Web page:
It is important to note that many rabbits who are litter trained may temporarily lose their good potty habits when they are first brought to a new place. They may feel the need to claim their new territory by spreading their scent around. This means that even if your rabbit is already litter trained, you’ll still want to watch them closely and be prepared to clean up any accidents.
3. What kind of personality does the rabbit have? Do they have a bite history?
Just like cats, dogs, and any other type of pet, rabbits can have a wide range of personalities. Some rabbits are shy, while others act more like puppy dogs; some rabbits like to be the boss, while others don’t mind chilling out with you. The staff and volunteers at animal shelters are able to learn a lot about the personality of the animals in our care. We can help you find the rabbit that best fits your lifestyle instead of just relying on appearances and first impressions.
It’s also important to ask about a rabbit’s bite history or aggressive tendencies. While uncommon, some rabbits can lash out when they get scared or feel that their territory is being invaded. For example, we recently had a rabbit in the shelter who would try to bite whenever we tried to clean out her enclosure. If you live with young children or are new to rabbit care, these may not be the best choices for you.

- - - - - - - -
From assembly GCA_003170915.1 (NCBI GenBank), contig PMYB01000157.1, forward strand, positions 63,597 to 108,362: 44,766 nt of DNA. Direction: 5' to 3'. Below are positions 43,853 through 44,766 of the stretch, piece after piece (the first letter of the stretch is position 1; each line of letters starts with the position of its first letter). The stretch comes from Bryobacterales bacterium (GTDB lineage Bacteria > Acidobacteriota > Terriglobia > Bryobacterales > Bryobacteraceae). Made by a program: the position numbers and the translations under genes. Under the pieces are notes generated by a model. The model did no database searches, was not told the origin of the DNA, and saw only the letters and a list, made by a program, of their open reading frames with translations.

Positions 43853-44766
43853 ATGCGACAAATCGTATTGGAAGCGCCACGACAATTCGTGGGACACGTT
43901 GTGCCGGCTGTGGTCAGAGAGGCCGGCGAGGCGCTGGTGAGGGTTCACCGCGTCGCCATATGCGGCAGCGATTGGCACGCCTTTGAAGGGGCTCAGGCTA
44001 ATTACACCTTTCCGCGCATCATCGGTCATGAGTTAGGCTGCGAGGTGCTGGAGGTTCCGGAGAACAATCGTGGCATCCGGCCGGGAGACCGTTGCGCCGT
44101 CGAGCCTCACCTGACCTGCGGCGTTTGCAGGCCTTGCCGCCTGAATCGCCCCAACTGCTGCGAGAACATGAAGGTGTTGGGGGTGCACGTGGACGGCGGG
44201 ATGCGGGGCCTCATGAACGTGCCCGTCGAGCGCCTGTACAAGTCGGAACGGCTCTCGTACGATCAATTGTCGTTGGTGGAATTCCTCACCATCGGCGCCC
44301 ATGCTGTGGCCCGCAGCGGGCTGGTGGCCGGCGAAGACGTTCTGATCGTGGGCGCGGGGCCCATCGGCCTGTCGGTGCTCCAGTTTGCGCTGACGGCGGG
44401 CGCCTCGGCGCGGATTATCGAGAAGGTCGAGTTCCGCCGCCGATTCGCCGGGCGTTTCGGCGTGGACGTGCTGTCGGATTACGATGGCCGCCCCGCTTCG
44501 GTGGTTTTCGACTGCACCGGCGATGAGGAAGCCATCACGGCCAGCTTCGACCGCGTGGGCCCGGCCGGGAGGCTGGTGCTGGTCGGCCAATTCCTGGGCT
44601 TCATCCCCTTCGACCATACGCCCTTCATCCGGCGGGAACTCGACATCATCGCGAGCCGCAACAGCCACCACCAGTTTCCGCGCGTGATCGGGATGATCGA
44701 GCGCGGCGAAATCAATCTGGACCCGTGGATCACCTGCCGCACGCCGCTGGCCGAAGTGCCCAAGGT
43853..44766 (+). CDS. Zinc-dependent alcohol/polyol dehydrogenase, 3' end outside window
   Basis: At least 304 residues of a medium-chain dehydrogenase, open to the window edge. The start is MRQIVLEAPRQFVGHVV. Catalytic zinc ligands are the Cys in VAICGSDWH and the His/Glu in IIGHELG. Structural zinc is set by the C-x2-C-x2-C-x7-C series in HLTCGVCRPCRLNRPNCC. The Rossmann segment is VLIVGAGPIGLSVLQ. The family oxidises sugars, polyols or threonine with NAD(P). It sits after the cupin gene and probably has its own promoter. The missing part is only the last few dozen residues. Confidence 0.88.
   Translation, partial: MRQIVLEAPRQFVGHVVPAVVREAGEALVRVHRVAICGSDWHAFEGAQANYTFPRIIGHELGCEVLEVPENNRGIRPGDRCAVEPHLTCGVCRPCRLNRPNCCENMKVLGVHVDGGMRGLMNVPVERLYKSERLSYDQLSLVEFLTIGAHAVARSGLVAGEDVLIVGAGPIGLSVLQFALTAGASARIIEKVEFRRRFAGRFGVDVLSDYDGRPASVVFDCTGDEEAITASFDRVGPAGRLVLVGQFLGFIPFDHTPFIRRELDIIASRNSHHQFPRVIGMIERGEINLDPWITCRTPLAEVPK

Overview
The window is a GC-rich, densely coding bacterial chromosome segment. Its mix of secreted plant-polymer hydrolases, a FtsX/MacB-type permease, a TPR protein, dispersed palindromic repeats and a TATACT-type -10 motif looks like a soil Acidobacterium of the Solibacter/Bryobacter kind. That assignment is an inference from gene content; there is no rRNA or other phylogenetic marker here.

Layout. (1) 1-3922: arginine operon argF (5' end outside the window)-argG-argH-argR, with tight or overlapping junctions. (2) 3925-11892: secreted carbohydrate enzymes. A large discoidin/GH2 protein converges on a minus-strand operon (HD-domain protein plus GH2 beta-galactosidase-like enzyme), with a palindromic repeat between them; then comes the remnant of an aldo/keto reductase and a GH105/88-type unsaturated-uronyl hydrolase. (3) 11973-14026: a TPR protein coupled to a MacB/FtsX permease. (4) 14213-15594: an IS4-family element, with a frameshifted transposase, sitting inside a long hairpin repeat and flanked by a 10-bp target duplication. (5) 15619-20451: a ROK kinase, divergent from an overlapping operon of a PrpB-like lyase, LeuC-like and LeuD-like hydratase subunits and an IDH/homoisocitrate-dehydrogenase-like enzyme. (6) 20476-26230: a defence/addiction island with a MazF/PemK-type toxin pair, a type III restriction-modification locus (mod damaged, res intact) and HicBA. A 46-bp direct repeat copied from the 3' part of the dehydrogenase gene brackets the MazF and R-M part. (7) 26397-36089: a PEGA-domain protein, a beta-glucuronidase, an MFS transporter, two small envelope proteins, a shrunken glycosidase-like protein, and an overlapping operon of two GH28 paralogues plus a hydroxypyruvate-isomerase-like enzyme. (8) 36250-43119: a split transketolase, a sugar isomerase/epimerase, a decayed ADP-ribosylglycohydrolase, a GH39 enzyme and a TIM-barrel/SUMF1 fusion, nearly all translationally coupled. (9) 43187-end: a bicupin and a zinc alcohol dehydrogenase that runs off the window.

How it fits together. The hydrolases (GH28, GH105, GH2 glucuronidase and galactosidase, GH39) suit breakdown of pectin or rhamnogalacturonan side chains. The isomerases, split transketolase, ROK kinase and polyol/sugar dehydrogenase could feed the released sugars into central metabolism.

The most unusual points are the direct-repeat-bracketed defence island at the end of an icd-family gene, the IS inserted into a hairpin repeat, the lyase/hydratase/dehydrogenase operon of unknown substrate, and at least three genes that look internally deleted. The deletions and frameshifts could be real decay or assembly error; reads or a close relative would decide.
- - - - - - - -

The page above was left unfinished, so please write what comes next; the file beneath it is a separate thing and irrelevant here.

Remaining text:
4. Approximately how old is the rabbit?
Knowing the age of your rabbit can help make sure you provide the right kind of care. If the rabbit is younger than 6 months, they have slightly different dietary requirements. Similarly, as rabbits age, you may need to make adjustments to their care to make sure they stay healthy and comfortable. Knowing their age can also be helpful for your veterinarian, who will have a better understanding of common health problems to look out for as your rabbit ages.
Don’t be surprised, however, if the rescue center does not know the age of your rabbit. Many times rabbits in the shelter have been found abandoned outside and brought in. They don’t always have the previous owner available to let them know how old the rabbit is. In these cases, the best the shelter staff can do is an estimate. If you don’t know the age of your rabbit, you can make a basic guess, but it’s impossible to know for sure after the rabbit is an adult.
5. Does the rabbit have any experience with children?